10 authorities and will require further discussion and consideration for the final stage Impact Assessment. It is important to note that these costs are likely to be opportunity in nature in that the extra enforcement time will displace other work rather than require additional resources to be hired. Estimates will be improved following the consultation process. Estimated additional enforcement activity based on one local Government officer per week: 1-3 hours Initial estimated on-going cost of enforcement: 0.2m- 0.7m per year 20. Impact on the Exchequer If a ban on multi-buy promotions led to a decrease in overall sales, there would be an impact on the Exchequer in terms of reduced revenue from alcohol duty receipts. Typically, lost tax revenue is not counted for the purpose of impact assessment because it is simply transferred to consumers or producers and there is no net change in social welfare. But in this case any loss in revenue from alcohol duty receipts reflects a net decrease in economic activity 21. It is therefore a pure economic loss and is counted as a cost of the policy. It is feasible that consumption could shift to other sectors of the economy and that other tax receipts could therefore increase. However, such second round Exchequer effects are considered to be outside the scope of this appraisal. It is not possible to monetise the impact on the Exchequer for this policy option as we do not have robust estimates of the size of the retailer or consumer response to a ban on multi-buy promotions. Cost to consumers Consumers would no longer be able to purchase multi-buy packs on promotion. This may not reduce their value for money if business provided alternative price promotions or continue to offer multi-buy packs but with equal or lower prices for single items. Reducing consumers alcohol consumption may not have a significant effect on their utility derived from alcohol consumption if they were originally buying more than they actually wanted to purchase, or if they were offered alternative deals that provide value for money. If retailers do not change their pricing strategies some consumers may continue to purchase the same volume of alcohol but without the price promotions, therefore reducing their value for money. Transition costs to off-trade retailers Familiarisation of policy: off-trade retailers Alcohol retailers would need to ensure that all products on the premises complied with a ban on multi-buy promotions. It has been assumed that it could take up to one hour for each retailer to familiarise themselves with such a policy. We have used high, best and low estimates to accommodate the various sizes of premises, the number of products potentially affected and the use of central pricing systems. This gives us a best estimated familiarisation cost of 1.3m for the off-trade, within a range of 0.9m and 1.8m (based on 132,400 retailers). (See Table 2 below.) Off-trade implementation costs Implementation costs are not expected to be as significant for stores with Head Office support as such stores have the ability to cross-check prices and promotions right across their regional stores and update via centralised pricing systems. However, based on consultation with retailers who do not use centralised pricing systems, it is estimated that in such cases this could take up to 8 hours per independent retailer. 20 These estimations use the average hourly wage for a local government administrative occupation ( 13.60) multiplied by the estimated time to enforce the policy. The best cost has been estimated by taking a mid point between the low cost and high cost. See Table 4 for full average hourly salary breakdown. All figures have been up-rated by 21% for non-labour costs. 21 This may alternatively be described as an increase in the deadweight loss associated with reduced alcohol consumption 10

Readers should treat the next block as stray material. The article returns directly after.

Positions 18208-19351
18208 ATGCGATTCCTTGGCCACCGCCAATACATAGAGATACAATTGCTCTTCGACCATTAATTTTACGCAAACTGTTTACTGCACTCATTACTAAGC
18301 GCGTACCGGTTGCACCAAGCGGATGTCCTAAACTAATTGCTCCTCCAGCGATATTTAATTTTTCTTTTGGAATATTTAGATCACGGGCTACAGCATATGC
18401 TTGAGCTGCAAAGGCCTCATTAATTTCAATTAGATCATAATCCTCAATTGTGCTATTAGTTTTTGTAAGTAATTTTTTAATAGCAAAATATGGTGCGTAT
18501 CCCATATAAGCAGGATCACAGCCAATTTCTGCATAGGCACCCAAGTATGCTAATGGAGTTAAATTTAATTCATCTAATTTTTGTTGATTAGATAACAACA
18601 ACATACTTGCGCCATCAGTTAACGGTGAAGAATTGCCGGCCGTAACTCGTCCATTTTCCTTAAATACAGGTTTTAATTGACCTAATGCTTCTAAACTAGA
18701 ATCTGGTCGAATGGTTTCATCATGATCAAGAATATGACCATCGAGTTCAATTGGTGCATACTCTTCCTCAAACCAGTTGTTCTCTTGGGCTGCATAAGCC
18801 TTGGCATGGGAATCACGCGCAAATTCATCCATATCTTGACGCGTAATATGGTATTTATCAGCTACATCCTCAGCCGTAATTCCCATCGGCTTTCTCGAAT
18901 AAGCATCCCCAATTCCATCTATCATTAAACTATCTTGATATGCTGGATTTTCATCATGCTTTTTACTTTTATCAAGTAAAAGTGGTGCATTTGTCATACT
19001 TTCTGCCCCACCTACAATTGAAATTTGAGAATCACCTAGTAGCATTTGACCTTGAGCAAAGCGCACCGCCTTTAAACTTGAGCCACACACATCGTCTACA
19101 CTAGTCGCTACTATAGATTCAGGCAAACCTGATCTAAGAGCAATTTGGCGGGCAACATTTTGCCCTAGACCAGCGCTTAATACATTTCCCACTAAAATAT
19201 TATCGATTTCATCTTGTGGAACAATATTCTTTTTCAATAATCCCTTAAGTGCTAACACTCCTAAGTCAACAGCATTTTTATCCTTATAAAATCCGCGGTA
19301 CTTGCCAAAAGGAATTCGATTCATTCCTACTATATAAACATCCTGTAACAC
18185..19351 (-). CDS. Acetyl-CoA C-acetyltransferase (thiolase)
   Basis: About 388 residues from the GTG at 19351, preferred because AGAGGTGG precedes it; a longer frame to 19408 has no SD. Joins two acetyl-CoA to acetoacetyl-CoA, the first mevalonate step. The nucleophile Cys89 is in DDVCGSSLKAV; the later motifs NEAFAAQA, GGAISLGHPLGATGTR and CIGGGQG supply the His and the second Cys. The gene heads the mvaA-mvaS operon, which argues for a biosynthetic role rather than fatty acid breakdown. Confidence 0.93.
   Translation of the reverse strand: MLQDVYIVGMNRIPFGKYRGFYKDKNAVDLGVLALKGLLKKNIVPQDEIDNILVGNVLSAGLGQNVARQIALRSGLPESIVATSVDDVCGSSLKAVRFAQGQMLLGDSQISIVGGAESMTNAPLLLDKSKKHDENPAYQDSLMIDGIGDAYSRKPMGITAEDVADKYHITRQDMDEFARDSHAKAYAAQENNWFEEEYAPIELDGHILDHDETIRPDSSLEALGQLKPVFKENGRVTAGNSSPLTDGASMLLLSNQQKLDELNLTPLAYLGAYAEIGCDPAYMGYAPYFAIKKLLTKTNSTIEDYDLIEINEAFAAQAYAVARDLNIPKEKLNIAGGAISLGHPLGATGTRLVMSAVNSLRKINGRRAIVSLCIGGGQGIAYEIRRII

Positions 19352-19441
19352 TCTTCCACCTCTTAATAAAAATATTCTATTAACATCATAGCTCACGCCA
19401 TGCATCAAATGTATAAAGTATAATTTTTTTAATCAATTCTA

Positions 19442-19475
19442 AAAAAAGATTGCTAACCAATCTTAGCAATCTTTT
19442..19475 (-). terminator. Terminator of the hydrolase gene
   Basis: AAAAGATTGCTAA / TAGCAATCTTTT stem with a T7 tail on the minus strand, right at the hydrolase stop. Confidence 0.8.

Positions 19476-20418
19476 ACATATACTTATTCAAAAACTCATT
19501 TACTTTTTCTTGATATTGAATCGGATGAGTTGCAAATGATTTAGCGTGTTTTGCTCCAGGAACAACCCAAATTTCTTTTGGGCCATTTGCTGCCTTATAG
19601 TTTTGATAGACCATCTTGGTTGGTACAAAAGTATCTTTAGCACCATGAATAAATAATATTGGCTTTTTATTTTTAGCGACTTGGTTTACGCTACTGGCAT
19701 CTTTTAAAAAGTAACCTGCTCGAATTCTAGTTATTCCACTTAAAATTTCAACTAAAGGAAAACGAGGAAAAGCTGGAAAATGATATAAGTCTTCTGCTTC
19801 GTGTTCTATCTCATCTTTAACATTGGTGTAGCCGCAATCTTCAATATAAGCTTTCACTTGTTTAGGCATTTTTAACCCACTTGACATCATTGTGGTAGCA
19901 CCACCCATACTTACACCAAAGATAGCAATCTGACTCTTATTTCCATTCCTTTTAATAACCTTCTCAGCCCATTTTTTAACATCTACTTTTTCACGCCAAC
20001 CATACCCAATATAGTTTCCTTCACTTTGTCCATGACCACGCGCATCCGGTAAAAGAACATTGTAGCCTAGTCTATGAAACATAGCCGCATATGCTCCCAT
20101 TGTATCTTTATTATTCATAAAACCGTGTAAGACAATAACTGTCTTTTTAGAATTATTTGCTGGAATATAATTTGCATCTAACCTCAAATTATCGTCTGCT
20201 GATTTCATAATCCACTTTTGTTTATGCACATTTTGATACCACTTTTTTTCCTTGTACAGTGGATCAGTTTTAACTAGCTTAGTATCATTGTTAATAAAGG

11 There are 132,400 off-trade alcohol retailers in England and Wales (this includes on-trade retailers that are also licensed to sell alcohol for consumption off the premises). 27,341 of these are microbusiness, 28,808 are small businesses and 29,289 are medium businesses. 22 We therefore assume that the remaining 46,962 are large businesses. There is no available data that details what proportion of retailers use central pricing systems. However, we assume that large retailers and medium retailers are most likely to use central pricing systems and that micro and small businesses are least likely. We therefore expect that the largest burden will fall on the 56,149 micro and small off-trade retailers (although there will be a proportion of these businesses that use centralised pricing systems). It is also important to note that the scale of impact will depend on the size of actual premises and the number of affected alcohol products in stock. This data is not currently available. For the purposes of this assessment we have provided a range of scenarios for the cost of implementation but have not made separate assumptions based on the size of the business due to the degree of uncertainty around the number of retailers that have a central pricing system. Our best estimate for one-off implementation costs is 7.9m, within a range of 1.8m m Total transition costs to the off-trade are therefore estimated at 9.3m, within a range of 2.7m to 15.9m. Table 2 23 OFF-TRADE Familiarisation with policy Amending products & price lists Number of retailers Hours High Best Low 132, (low) - 1 (high) 1.8m 1.3m 0.9m 132,400 1 (low) - 8 (high) 14.1m 7.9m 1.8m TOTAL BUSINESSS TRANSITION COSTS 15.9m 9.3m 2.7m Non-monetised transition costs There will also be material and stationery costs to alcohol retailers when amending the prices on shop shelves, menus and promotional displays. This cost has not been quantified as it will depend on the cost of materials and stationery chosen. Annual costs to business Annual off-trade compliance costs We would expect any ban to become part of business as usual operations, and so would not envisage any significant ongoing costs. Annual revenue impact Retailers use pricing and promotion strategies as a way to make revenue. Whilst they will experience revenue transfers from other alcohol promotions and other products, there is expected to be some loss in revenue, at least in the short term. It is impossible to estimate at this stage the exact impact a ban on multi-buy promotions would have on business revenue. It is not known what proportion of alcohol products are on promotion, nor how much additional revenue is generated from a promotion. Research described on page 7 is intended to address this gap. 22 Data is obtained from UK Business: Activity, Size and Location 2010 which contains data from a snapshot of the Inter Departmental Business Register (IDBR) taken on 22 March These figures have been calculated using the average hourly wage for an off-trade retail manager ( 13.33) multiplied by the estimated time to implement the policy. The best cost has been estimated by taking a mid point between the low cost and high cost. See Table 4 for full average hourly salary breakdown. All figures have been up-rated by 21% for non-labour costs. 11